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neration and that of him the most beloved, and any such trivial cause-and it is from trivial let her only fear lest she improve it not to the causes that most differences arise-are easily uttermost. The ten talents have been entrusted dispelled by a few words; but as many drops to her, and "to whom much is given, from him of water make an ocean, accumulations of trifles much shall be required." Perhaps she is aware raise up insurmountable barriers between once of this-perhaps she feels already how easy it is united hearts. The beau ideal of the confidence for the happy to be virtuous-how easy it is for of love has been beautifully described as thinking the grateful to obey-and how sweet it is for aloud in the presence of another; assuredly if loving hearts and hands to labour together in such a practice were universally adopted, tragetheir Master's vineyard. Perhaps her only fear dians and novelists would have little matter for is that she herself may fail-that even her affec- their pens, and unhappy marriages would certion may not endure, and she follow the exam-tainly be very rare. It is perhaps unavoidable that, in the varied affairs of life, two individuals so closely associated must in some instances run counter to each other's views, or mutually misunderstand each other's conduct. In such cases, often from good, but mistaken motives, a total silence as to the offence or misunderstanding is preserved; but how much better for both parties, in reality how much kinder to each other, would be a perfect frankness !
ple of too many of her companions. If she trust to herself, she does well to fear. Let her rather for then only will she be safe-let her rather confide humbly in a Higher Helper, at the same time herself using her utmost endeavours to preserve unbroken the serenity of her domestic life-watching as well as praying. Even in every-day life, by the homely fireside, there are immutable principles which should guide our doings. Were we now by that maiden's side, thus we should advise her. If she wish to escape domestic discontent, and keep undiminished the happiness of the morning of her love, three things more especially are essential. In the first place, a perfect sympathy should exist between herself and her husband. Perhaps some habits may differ, or some of their tastes be opposed; but if they cannot generally think and feel in unison, their choice is not a happy one. Yet few ever think of this. How many hands and fortunes are united, while their owners have hardly a sentiment or impulse in common! Love cannot exist without sympathy; hence, rightly speaking, these never loved. They deceived themselves. A passing admiration perhaps impressed their fancy, or a vivid imagination agitated their hearts; and either of these feelings may for a time assume entirely the appearance of love. They were too precipitate deceived by these transient emotions, they approached the altar as ignorant of each other's real character as they were on the day when they first met. They may admire, or perhaps esteem each other sincerely; they may be agreeable companions, or even good friends, and all will go on smoothly for a time; but their Love will only have a Dawn, and its decline will be very rapid. In the first place, it is then absolutely essential for the preservation of love that a perfect sympathy exist between lovers; and in the second place, for the conservation of domestic peace, it is as essential that a perfect confidence subsist between husband and wife. Should sympathy be wanting, confidence is the only thing at all capable of supplying its place; and should sympathy exist, it can effect very little without the companionship of confidence. What does it avail that two hearts beat in unison, and are filled with the same thoughts and sentiments, if those thoughts and senti-culated to preserve love and promote harmony ments are never interchanged? And on the other hand, how is it possible for two such hearts ever to become indifferent or estranged, if habituated to complete and continual communion. Differences, occasioned by misapprehension, or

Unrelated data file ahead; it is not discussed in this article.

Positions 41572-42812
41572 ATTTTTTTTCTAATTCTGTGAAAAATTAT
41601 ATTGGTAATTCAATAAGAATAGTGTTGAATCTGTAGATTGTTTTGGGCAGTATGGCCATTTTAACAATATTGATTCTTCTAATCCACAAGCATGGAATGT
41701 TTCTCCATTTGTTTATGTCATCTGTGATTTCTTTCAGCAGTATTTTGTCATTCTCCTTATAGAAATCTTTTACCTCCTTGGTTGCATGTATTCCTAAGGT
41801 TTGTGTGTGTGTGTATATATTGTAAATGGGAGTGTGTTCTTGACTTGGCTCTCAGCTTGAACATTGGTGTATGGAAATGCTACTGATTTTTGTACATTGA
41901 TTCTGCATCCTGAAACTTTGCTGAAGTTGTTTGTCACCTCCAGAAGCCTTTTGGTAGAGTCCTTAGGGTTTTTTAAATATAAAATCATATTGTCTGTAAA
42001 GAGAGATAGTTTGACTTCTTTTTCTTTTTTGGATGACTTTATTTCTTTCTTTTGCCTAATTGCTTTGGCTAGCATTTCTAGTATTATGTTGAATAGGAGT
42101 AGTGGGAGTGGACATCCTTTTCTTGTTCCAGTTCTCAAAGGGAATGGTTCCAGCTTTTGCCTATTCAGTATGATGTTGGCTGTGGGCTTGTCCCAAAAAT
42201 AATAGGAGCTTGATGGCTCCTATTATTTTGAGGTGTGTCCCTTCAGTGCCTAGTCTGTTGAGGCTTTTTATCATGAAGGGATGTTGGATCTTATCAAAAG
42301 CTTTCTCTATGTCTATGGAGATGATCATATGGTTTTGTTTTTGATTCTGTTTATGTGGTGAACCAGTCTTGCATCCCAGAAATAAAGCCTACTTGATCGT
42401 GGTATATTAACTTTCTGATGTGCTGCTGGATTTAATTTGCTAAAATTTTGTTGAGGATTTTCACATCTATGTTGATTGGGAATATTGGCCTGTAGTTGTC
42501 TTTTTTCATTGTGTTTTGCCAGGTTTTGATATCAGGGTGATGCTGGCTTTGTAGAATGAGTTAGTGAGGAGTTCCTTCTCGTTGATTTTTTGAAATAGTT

Matters often seem much worse than they really are; many apparently bad actions had good motives. Indeed we are inclined to believe, that if the most erring men could but lay bare their hearts, we should find strong palliations even for the gravest faults-(that is, judg ing them by ourselves, as frail human creatures) -we should find more cause for pity than condemnation. How then could an offended husband or wife resist the influence of a frank confession? In the mingled mistaken motives which had led to it, they would find abundant excuses for the error, and such a mutual explanation would not only dispel instantaneously all the doubts which had occasioned it, but would render such doubts likely to be of very rare recurrence. Let the young wife then continually reflect, that confidence alone can preserve the heaven of her love unclouded. But let her also especially remember that, although to be perfect it should be mutual, it is even more essential that it be voluntary; hence, while she is frank and open as the day herself, she must forbear from any attempt at extorting explanation, for that is the surest way to repel confidence.